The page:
Website design is a relatively new career field (when I say new I of course mean in the last 20 years), and is changing so rapidly that it can often be tough to find a web designer who not only understands website design but also has a firm grasp of modern concepts relevant to web design and how to implement them - and with experience applying them.
Ultimately, this list is not exhaustive, as it is incredibly difficult to name all the reasons you should or should not hire a specific web designer. This list is, however, a basic set of points that could be red flags if your web designer does not check them off. By all means, if a prospective web design partner doesn't meet one or two of these points, it is not necessarily cause for concern. However, if he or she raises red flags on three or more, that's the time to start considering the possibility that you may need to get a second or third opinion. Here's the 6-point shortlist of things to make sure your web designer understands before signing on the dotted line!
1. Your web designer should understand SEO
Albeit a widely-overused buzzword, Search Engine Optimization (SEO) is an integral component of your website. If your website matters (and my guess is that your website does matter, because you're investing money in creating it) then SEO is not something your web designer can simply remove from the equation. Your web designer should know some pretty basic acronyms, like SERPs (Search Engine Result Pages, CPC (Cost per Click), CPM (Cost per Thousand Impressions), SEO of course, and SEM (Search Engine Marketing). It is incredibly hard to be a successful web designer and not run into those acronyms on a daily basis, so if your web designer doesn't know what they are... pass!
Acronyms and definitions aside, your web designer should be able to explain the reasoning behind why blog content is a valuable tool to build your website's rankings on search engines, and also what structured data is and why it is important to implement. If you're not quite sure you're getting a straight answer, get a second opinion - heck, send us a message and we'll give you the 411 on whether you're being fed a load of BS.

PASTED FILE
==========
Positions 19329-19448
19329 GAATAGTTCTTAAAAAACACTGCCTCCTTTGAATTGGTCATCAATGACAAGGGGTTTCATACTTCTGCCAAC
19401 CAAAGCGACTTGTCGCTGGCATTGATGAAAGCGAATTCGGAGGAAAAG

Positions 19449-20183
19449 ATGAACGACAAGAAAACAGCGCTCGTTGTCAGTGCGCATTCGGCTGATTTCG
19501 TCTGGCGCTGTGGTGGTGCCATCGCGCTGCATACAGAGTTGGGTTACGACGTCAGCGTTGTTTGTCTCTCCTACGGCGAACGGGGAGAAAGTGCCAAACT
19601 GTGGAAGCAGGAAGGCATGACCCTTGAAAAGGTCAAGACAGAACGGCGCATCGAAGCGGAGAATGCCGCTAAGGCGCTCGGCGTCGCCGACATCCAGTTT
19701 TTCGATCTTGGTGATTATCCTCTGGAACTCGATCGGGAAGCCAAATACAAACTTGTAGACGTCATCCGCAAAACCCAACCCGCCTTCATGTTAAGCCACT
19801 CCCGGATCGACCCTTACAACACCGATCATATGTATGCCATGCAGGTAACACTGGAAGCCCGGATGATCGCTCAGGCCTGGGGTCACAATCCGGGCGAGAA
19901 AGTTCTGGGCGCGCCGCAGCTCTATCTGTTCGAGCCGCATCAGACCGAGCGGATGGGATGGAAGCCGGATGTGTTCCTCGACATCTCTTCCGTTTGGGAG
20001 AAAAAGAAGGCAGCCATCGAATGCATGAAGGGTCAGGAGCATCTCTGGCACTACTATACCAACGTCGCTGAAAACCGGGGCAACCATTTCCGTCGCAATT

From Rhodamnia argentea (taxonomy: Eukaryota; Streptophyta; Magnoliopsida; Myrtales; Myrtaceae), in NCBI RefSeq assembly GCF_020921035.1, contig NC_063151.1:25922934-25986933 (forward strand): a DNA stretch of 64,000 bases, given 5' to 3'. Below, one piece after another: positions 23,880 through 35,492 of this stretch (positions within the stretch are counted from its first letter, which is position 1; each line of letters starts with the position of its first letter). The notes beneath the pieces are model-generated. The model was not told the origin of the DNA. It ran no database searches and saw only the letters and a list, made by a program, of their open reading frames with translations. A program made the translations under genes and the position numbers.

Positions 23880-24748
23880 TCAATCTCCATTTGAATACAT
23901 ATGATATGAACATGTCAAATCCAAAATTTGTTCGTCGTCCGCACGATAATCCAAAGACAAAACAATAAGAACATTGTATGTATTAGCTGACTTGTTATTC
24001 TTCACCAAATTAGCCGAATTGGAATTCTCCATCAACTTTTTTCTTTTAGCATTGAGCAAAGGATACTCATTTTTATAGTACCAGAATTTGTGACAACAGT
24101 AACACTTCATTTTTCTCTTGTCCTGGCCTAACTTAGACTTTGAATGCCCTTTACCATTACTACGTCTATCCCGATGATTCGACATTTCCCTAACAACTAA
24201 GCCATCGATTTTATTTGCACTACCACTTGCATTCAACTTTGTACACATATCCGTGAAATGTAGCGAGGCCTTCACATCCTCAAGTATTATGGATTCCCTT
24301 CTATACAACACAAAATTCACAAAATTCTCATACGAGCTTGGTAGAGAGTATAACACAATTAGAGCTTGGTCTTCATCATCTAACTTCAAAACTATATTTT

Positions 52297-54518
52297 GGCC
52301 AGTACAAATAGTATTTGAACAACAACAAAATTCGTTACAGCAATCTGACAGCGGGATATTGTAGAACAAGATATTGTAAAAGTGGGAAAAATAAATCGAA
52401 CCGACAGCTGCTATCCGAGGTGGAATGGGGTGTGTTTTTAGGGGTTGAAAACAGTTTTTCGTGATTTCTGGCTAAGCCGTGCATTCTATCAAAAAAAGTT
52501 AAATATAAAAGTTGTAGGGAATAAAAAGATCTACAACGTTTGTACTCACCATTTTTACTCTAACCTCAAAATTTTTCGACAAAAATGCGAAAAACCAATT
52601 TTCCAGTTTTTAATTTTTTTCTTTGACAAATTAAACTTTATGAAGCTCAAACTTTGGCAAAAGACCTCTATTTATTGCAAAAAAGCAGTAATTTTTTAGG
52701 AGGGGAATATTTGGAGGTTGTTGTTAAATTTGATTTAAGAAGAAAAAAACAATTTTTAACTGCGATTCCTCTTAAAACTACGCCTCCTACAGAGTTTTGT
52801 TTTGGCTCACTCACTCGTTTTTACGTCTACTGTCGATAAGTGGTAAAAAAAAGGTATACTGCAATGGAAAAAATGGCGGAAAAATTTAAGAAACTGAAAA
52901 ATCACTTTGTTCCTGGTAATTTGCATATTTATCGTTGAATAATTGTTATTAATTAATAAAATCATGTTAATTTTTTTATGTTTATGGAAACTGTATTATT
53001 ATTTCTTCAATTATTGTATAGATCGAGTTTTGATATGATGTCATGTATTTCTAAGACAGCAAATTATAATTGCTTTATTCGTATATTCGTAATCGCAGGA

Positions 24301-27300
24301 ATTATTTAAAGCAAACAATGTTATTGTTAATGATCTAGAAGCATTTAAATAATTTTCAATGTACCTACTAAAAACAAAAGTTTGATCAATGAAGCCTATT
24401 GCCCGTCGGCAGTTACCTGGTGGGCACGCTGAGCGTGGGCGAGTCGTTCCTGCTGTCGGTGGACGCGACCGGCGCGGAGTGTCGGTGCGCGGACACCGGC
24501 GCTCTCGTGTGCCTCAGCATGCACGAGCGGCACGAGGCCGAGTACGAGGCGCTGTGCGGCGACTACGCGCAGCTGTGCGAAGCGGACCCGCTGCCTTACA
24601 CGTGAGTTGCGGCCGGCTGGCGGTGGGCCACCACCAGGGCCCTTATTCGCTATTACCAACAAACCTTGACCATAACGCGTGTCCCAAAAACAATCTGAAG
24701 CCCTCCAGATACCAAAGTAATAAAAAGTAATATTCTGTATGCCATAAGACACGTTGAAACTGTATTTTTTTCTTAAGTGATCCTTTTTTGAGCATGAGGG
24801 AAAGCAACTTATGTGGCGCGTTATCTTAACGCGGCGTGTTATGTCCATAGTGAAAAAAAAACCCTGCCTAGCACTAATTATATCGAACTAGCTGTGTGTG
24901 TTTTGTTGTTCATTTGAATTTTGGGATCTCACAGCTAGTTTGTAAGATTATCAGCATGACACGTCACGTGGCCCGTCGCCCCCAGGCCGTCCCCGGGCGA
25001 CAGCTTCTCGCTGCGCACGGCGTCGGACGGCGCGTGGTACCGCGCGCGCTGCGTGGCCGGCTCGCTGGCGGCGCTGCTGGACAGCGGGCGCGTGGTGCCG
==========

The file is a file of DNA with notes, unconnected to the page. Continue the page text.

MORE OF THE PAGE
2. Your web designer should be able to teach you
Now I'm not advocating here for turning every website design project into a full-fledged course on web development. Your web designer should be able to explain to you simple terms what they are doing, and why the are doing it. Anyone who is an expert in their field, understands their field so completely that they can distill concepts from their work into digestible parts. If there is something you do not understand, and your web designer cannot explain it to you... pass! If for example, your web designer tells you that they plan to implement a parallax feature on your website, but cannot tell you what parallax scrolling is, or give you a good reason why they are using it, that's a big red flag. For the record, studies have shown that the use of parallax scrolling has a positive aesthetic affect on user experience, when used properly. It does, however, also have side affects... For example, I wouldn't recommend using parallax on a website for those with motion sickness
Understandably, web designers can be hesitant to explain all the minute details of their work and how they add up to the bigger picture. After all, your understanding of web design concepts does not actually affect the quality of the web designers work nor will it necessarily make your website more successful. If your web designer chooses to keep the conversation strictly on whether or not you want to accept their work, it's not necessarily a red flag. Use your gut! Don't be afraid to tell your web designer that you need some understanding to feel comfortable. Ultimately, if you have a great customer experience with your web designer you could very well be sending them additional business in the future, so they should be keep to build a relationship of trust with you.
3. Your web designer should be upfront with the price
It seems these days that everybody is chasing everybody else for the sale. I hate being sold. That's why discussing price is a pain point for me whenever I'm talking with prospective clients. I've been on the other end as a Marketing Manager, and constantly being sold on this SaaS or that POS. Your web designer should know their price, and should be upfront with you about it. Web designers worth any salt will stand by the qualtiy of their work, and any web designer not building their reputation with each and every project doesn't have the drive and dedication to make your website perform the best it possibly can. Your web designer should at least be able to make you feel that they are going to work tirelessly until the end result is perfection or damn close.